The last possible strategy is to continually assess who you serve. Demographic shifts do happen. Economic downturns can accelerate them.

In the end, though, a question must be raised: Where is the ALA in all of this?

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"Is It Broken?" by Stephen Michael Kellat is licensed under a Creative Commons Attribution-Share Alike 3.0 Unported License.
Based on a work at erielookingproductions.info.

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Issuing statements is one thing. Having them noticed is a separate problem. That saveohiolibraries.com doesn't even list the ALA's statement is probably problematic too. I would consider it a fairly large problem if a statement like that was issued and the main advocacy group on the forefront of the matter didn't even notice it!

My positive recommendation in light of such relative to what could have been done differently: the ALA President could have done an interview with a news organization such as the Ohio News Network, the Cleveland Plain Dealer, or even the Ohio Public Radio statehouse news bureau. ONN is a cable network in Ohio that reaches many places. The Plain Dealer has a decent circulation in a population center. Ohio Public Radio's statehouse news bureau could have flooded NPR affiliates across the state. Talking to them instead of just issuing a statement would have easily lent weight to the matter.
Stephen Michael Kellat, Interim Coordinator, LISNews Netcast Network
PGP KeyID: 899C131F

I have to agree that libraries are pretty miserable at promoting themselves. I wouldn't pin it all on ALA though, I think that at the local level a lot more could be done. I'm about to finish up my library degree, but before starting library school I kept wondering why my local library system didn't promote all the great services they offered. I worked for the library delivery system and constantly met people who were surprised that they could request materials from another library and have it delivered for free. I've also met numerous people who have no idea what a reference librarian is or what they can do for them (though at least they tend to assume it is a good job). These people are college graduates who love to read and yet they don't know about these things because no one has bothered to tell them.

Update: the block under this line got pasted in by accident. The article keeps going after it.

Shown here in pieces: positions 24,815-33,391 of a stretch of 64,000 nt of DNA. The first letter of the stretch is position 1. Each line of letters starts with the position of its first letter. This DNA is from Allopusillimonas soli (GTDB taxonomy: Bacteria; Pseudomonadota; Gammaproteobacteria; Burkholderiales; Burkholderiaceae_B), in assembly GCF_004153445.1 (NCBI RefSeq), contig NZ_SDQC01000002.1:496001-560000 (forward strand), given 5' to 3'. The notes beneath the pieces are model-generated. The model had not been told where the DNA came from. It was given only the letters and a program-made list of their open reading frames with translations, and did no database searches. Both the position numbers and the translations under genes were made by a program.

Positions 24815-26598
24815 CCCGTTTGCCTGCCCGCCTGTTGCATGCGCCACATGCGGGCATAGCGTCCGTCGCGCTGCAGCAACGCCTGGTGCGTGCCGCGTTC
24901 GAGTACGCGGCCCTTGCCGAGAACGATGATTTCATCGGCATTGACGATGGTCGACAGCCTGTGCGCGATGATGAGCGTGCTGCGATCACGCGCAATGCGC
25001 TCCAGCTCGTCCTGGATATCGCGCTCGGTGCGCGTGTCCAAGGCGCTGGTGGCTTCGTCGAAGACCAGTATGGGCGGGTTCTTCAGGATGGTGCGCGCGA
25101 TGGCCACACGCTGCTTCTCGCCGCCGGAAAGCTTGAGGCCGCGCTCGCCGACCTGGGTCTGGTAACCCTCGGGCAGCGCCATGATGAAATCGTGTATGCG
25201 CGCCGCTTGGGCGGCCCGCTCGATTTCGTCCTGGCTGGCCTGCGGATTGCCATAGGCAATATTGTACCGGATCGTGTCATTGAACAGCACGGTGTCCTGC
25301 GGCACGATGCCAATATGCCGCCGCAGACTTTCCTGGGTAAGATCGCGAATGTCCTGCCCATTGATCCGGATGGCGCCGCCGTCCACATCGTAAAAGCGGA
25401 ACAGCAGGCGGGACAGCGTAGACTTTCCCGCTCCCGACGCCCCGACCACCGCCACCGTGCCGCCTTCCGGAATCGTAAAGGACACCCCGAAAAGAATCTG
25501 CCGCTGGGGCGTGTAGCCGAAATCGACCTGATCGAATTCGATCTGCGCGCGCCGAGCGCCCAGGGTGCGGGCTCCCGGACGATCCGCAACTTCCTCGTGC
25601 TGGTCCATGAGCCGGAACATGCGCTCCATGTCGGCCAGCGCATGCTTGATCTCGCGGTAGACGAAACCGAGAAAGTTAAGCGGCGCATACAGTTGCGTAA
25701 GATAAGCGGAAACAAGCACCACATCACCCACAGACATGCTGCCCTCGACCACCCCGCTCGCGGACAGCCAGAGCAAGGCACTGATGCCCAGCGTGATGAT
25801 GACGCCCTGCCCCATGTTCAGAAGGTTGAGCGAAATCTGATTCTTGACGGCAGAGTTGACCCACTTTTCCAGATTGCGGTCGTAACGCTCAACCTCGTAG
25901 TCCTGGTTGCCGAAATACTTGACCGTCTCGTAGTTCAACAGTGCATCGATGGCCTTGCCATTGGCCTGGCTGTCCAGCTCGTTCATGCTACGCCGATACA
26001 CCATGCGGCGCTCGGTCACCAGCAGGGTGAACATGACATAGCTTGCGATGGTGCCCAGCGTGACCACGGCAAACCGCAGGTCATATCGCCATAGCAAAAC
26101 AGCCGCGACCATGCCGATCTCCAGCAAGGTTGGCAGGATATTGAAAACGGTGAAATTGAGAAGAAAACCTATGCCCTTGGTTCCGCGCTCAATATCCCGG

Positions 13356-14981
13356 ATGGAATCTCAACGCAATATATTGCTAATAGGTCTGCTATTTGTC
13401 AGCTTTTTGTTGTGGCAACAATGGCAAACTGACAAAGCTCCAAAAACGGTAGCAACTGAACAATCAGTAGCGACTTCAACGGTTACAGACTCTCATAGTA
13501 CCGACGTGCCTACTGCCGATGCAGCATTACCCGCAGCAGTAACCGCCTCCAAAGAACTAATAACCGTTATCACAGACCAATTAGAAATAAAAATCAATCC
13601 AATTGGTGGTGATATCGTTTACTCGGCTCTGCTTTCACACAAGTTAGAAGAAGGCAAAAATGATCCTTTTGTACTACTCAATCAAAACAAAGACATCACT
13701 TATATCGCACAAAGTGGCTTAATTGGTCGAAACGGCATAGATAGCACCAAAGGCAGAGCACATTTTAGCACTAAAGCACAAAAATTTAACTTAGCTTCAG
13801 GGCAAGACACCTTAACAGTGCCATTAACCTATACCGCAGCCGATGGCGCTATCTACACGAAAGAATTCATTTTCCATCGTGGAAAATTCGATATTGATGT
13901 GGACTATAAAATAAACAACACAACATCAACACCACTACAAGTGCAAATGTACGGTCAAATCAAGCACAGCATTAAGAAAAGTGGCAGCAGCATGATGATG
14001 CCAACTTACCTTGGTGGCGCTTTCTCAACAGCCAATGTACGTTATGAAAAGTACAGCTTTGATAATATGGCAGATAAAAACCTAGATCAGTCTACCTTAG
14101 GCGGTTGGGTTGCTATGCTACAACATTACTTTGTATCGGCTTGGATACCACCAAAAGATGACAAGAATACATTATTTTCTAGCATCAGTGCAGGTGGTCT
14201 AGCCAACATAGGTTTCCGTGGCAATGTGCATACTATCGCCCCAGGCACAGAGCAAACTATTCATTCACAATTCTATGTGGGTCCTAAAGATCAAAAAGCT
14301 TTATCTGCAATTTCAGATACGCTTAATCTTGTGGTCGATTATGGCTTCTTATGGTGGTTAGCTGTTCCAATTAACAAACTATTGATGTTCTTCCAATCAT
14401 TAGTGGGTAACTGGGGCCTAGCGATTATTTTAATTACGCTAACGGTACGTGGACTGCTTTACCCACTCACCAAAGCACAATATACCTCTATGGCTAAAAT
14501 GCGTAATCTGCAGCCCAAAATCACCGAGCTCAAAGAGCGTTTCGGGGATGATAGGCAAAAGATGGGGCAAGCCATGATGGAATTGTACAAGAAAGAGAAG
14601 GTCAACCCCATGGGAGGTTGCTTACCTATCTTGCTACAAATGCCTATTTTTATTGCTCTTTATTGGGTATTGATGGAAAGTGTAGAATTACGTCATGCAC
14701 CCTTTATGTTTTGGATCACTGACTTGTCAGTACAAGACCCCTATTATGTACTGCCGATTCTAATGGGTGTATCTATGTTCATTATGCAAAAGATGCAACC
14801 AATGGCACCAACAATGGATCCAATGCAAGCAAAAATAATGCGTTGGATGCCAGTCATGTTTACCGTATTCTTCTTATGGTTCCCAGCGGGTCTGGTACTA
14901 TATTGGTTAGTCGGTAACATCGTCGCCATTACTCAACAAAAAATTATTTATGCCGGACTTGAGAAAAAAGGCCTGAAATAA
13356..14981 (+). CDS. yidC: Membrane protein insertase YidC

When I worked for the delivery service I asked one of my supervisors why we didn't promote services like delivery and his answer was, in a nutshell, because we are already overworked and don't want more users. Unfortunately, this type of attitude equals less library users and therefore less support in the long run. Clearly we need better marketing of library services (AKA outreach library instruction) and schools that teach kids what libraries can do for them. That's the only way to get out of the reactive, defensive, and negative use of the media to something more positive and creative.

I'm a librarian in an urban branch of a Cleveland-area public library system. If anyone here has checked out Twitter, especially using the hashtag #saveohiolibraries, my name might be recognizable. I've been pretty active since the beginning of the (still-ongoing, as of 7/1) funding crisis posting links to news stories, re-tweeting other twitter users' comments and occasionally making my own comments reminding people to call the legislators, leave Gov. Strickland a message on his Facebook page. I have actually never met the State Library of Ohio employees who have done the most to keep the www.saveohiolibraries.com site the central point for information about the Ohio public libraries funding crisis. I can message them in the AM (it's 5 AM as I type this) and ask them if posting the ALA statement to the site is possible. I know I did link to the statement on Twitter. (ALA President Jim Rettig was on a Columbus radio station a week ago and I posted a link on Twitter within a few hours of the interview). I agree that ALA could & should be much more high-profile on this issue in this state & in the other states (California, Connecticut & my home state of PA).

In light of this discussion, I'd like to post a link to a story on the Save Ohio Libraries site and the form response sent by the Bill & Melinda Gates Foundation in response to an inquiry from a Cleveland-area library director: http://saveohiolibraries.com/?p=657

Cheri Campbell